Specifically, as can be seen in FIG. 5, in the power supply voltage range in question (i.e., 5 volts ±10%, which translates into a range of 4.5 volts to 5.5 volts), the present invention, having the characteristics approximated by line 73, meets the requirements (see point C and point D), as set forth above. For example, at 5.5 V, the Vout of the present invention (point C) is below VOHmax. Clearly, the prior art circuit, represented by line 71, does not meet the output requirements (i.e., VOHmax =3.435 V). VOHmax is important when a 5 V ±10% part drives a 3.3 V ±5% part. Moreover, the present invention, represented by line 73, does meet the output requirements (i.e., VOHmax =3.435 V) for a 5 V ±10% part driving a 3.3 V ±5% part. Because the present invention has gain in the feedback amplifier, the variation due to process/temperature is negligible (line 73), whereas the prior art device (line 71) exhibits process/temperature dependence of approximately ±50 mV.
FIG. 6a illustrates an exemplary embodiment of the present invention in a computer system. This computer system includes a functional block 101, which may be a static RAM chip. This functional block has a plurality of inputs and also a plurality of functional outputs. The computer system also includes an output buffer 103 that receives the outputs from the functional block 101 and generates outputs to a load device or bus 105. As will be noted, the functional block 101 and the output buffer 103 are both coupled to a 5 V ±10% power supply, whereas the load device/bus 105 is coupled to a 3.3 V ±5% power supply.
FIG. 6b also illustrates in greater detail the load device 105 of the preferred embodiment of the present invention. In the preferred embodiment, the load device 105 is a microprocessor chip. The chip has a pin through which the signals generated from the output buffer 103 are passed into the processor. A plurality of protection diodes 107 and 109 are used as ESD devices. Typically, there is also a resistor coupling the pin to an inverter stage 111. The signal is then passed through the functional block 115 of the processor 105. As can be seen from FIG. 6b, this part is a 3.3 V ±5% part. The present invention is implemented in the output buffer 103 and provides the interface between a 5 volt computer component and a 3.3 volt computer component.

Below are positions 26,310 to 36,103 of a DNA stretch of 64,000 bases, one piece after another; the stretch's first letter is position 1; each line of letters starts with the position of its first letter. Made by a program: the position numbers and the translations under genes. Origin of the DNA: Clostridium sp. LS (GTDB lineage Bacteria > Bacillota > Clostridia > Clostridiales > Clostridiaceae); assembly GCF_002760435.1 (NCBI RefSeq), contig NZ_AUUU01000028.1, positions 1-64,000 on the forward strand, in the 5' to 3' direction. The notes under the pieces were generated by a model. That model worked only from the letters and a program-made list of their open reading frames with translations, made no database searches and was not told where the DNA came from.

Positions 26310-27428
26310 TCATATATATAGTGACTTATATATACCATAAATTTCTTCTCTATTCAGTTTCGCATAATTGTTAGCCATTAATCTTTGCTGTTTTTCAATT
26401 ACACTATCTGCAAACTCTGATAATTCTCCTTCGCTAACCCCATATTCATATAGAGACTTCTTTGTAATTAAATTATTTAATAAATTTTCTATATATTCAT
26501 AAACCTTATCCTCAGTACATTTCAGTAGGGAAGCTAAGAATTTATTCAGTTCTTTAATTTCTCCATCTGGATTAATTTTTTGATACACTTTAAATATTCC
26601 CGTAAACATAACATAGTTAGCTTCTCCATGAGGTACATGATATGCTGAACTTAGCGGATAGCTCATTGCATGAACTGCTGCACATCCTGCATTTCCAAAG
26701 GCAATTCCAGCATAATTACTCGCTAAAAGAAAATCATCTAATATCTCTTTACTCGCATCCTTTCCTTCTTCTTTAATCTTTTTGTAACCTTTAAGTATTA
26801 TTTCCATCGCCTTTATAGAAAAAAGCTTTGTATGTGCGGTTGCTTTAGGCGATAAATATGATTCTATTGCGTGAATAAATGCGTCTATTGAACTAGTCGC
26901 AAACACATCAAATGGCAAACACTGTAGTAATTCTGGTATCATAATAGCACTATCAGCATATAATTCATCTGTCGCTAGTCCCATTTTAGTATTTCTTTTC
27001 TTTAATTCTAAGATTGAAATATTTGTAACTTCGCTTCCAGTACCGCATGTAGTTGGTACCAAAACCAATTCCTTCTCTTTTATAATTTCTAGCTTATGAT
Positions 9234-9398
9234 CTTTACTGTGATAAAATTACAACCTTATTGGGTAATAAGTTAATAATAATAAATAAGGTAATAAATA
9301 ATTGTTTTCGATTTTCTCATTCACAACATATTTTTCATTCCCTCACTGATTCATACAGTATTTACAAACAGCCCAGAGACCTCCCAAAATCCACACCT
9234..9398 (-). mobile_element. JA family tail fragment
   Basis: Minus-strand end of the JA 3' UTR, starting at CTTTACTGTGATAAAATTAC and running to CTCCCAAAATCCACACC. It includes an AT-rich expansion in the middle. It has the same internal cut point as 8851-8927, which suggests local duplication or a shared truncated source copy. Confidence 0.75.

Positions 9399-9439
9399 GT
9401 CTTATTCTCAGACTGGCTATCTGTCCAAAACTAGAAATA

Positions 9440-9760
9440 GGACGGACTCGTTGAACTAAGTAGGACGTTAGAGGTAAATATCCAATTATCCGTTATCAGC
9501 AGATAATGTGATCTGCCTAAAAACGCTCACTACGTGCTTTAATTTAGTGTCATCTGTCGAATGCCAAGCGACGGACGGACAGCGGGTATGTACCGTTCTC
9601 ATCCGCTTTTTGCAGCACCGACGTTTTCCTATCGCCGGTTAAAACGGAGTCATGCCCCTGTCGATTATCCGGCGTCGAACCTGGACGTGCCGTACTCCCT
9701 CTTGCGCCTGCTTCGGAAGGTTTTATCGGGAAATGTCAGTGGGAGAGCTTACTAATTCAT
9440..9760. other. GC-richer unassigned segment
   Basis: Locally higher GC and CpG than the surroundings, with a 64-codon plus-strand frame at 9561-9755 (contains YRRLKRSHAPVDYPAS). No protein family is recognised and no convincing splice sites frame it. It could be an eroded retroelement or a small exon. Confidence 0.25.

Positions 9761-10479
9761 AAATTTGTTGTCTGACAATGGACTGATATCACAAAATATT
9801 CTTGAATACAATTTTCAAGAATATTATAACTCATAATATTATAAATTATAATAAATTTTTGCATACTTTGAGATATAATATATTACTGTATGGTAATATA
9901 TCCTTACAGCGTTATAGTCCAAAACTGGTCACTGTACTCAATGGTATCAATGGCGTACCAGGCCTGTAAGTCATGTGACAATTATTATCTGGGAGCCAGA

In the foregoing specification, the invention has been described with reference to specific exemplary embodiments thereof. It will however be evident that various modifications and changes may be made thereto without departing from the broader spirit and scope of the invention as set forth in the appended claims. The specification and drawings are accordingly to be regarded as illustrative rather than restrictive.
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|U.S. Classification||326/81, 326/33, 326/58, 326/83|
|Jan 13, 1998||CC||Certificate of correction|